Fighting for animal liberation and an end to speciesism
by Jonathan Leake
Dolphins have been declared the world’s second most intelligent creatures after humans, with scientists suggesting they are so bright that they should be treated as “non-human persons”.
Studies into dolphin behaviour have highlighted how similar their communications are to those of humans and that they are brighter than chimpanzees. These have been backed up by anatomical research showing that dolphin brains have many key features associated with high intelligence. Read More…
WASHINGTON — A group of dolphins living off the coast of Australia apparently teach their offspring to protect their snouts with sponges while foraging for food in the sea floor.
Researchers say it appears to be a cultural behavior passed on from mother to daughter, a first for animals of this type, although such learning has been seen in other species.
The dolphins, living in Shark Bay, Western Australia, use conically shaped whole sponges that they tear off the bottom, said Michael Kruetzen, lead author of a report on the dolphins in Tuesday’s issue of Proceedings of the National Academy of Science. Read More…
by Mike Celizic
Surfer Todd Endris needed a miracle. The shark — a monster great white that came out of nowhere — had hit him three times, peeling the skin off his back and mauling his right leg to the bone.
That’s when a pod of bottlenose dolphins intervened, forming a protective ring around Endris, allowing him to get to shore, where quick first aid provided by a friend saved his life.
“Truly a miracle,” Endris told TODAY’s Natalie Morales on Thursday.
The attack occurred on Tuesday, Aug. 28, just before 11 a.m. at Marina State Park off Monterey, Calif., where the 24-year-old owner of Monterey Aquarium Services had gone with friends for a day of the sport they love. Nearly four months later, Endris, who is still undergoing physical therapy to repair muscle damage suffered during the attack, is back in the water and on his board in the same spot where he almost lost his life. Read More…
A dolphin has come to the rescue of two whales which had become stranded on a beach in New Zealand.
Conservation officer Malcolm Smith told the BBC that he and a group of other people had tried in vain for an hour and a half to get the whales to sea.
The pygmy sperm whales had repeatedly beached, and both they and the humans were tired and set to give up, he said.
I refer to the letters “Marine park walks the talk” from Resorts World Sentosa and “RWS must comply” from the Singapore Tourism Board (Jan 8).
These letters were in response to recent concerns and objections to the importation of wild-caught dolphins for the planned Marine Life Park at the integrated resort.
The shocking news (reported in Today, Dec 18) that two dolphins from a pod of seven being housed at Langkawi Island, Malaysia, had died, only brings home the reminder that these animals should never have been removed from the wild in the first place. Read More…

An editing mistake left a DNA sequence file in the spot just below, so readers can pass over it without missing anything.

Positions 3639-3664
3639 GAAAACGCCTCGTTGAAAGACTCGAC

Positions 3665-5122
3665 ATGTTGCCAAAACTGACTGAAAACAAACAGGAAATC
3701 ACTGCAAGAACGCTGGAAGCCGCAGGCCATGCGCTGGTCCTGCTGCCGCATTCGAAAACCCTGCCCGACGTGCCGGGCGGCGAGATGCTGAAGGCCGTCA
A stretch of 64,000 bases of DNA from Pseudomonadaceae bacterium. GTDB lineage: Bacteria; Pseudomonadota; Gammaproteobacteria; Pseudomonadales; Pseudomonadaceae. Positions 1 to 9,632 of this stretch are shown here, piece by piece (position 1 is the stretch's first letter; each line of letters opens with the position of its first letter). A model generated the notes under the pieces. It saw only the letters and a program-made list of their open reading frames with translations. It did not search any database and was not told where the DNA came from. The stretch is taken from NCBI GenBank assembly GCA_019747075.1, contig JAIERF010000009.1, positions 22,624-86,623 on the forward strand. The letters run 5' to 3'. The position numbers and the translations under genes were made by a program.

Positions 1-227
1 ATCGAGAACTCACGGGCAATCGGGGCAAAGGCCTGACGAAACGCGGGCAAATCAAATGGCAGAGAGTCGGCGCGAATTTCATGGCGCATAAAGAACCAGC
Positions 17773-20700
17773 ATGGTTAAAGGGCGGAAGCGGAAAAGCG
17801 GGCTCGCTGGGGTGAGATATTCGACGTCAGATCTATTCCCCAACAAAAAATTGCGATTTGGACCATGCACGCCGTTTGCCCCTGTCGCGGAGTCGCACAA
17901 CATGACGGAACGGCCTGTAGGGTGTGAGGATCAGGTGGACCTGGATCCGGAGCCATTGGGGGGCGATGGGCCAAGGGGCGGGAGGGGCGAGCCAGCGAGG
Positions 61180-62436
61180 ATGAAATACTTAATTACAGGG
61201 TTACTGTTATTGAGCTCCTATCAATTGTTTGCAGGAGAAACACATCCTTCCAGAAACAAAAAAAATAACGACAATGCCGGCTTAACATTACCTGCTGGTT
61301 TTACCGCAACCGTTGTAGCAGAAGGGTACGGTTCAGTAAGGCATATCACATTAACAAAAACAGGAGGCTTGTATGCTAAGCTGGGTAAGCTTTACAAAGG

The picturesque Japanese fishing village of Taiji (in southwestern Honshu) has become notorious in recent years for its annual dolphin hunt, in which some 2,500 dolphins and other small cetaceans are killed in coastal waters between September and April. Using a technique called drive fishing, hunters in a line of motorized boats create a “wall of sound” between the dolphins and the open ocean by banging on metal poles lowered into the water; the poles have bell-shaped devices at one end to amplify the sound. The dolphins, who rely on sonar to navigate, are immediately disoriented and terrified and swim frantically to shore to escape the noise. There they are corralled into a small cove and trapped overnight by nets; at sunrise the next morning they are herded into an adjacent “killing cove,” where they are stabbed to death by hunters using harpoons, fish hooks, and knives. The emerald waters of the cove literally turn red with the animals’ blood. Some injured or exhausted dolphins simply drown. Fishermen drag still-living animals onto boats with hooks and harpoons or tie them to boats by the tail, forcing their airholes under water. Read More…
A big name movie star, sports star or music star would bring the much needed publicity to the Dolphin Holocaust that exists today in Taiji, Japan. The barbaric hunters would be foolish to conduct their hunts amidst the media presence that would be attracted by a well known celebrity.
The horrific slaughters depicted in the Acadamy Award winning film ‘The Cove‘ are still happening. More than 800 sentient beings have had their lives snuffed out since early September of 2010; some of them have even been held underwater and drowned. After witnessing their families murdered, others have been hauled off to a life of slavery in Marine Theme Parks to do tricks for food.
The Cove Guardians have been at The Cove since the season started. They have filmed, photographed and documented the atrocities on a daily basis. The dolphins need a Star to be a Cove Guardian! They need one yesterday. They need one last week. They need one Three Months Ago! But I am sure that the dolphins will settle for RIGHT NOW!
There are many stars that are aware of the mass murders, but they have not been in Taiji for even one day since September 2010.
Please sign this petition today! Pass it on asking others to share. Tweet it, email it, blog about it, chat about it and post it everywhere you can. Thank you, for the dolphins.
Let’s stop the slaughter before even one more dolphin dies!
Watch ‘The Cove’ and Tell Others To Watch!
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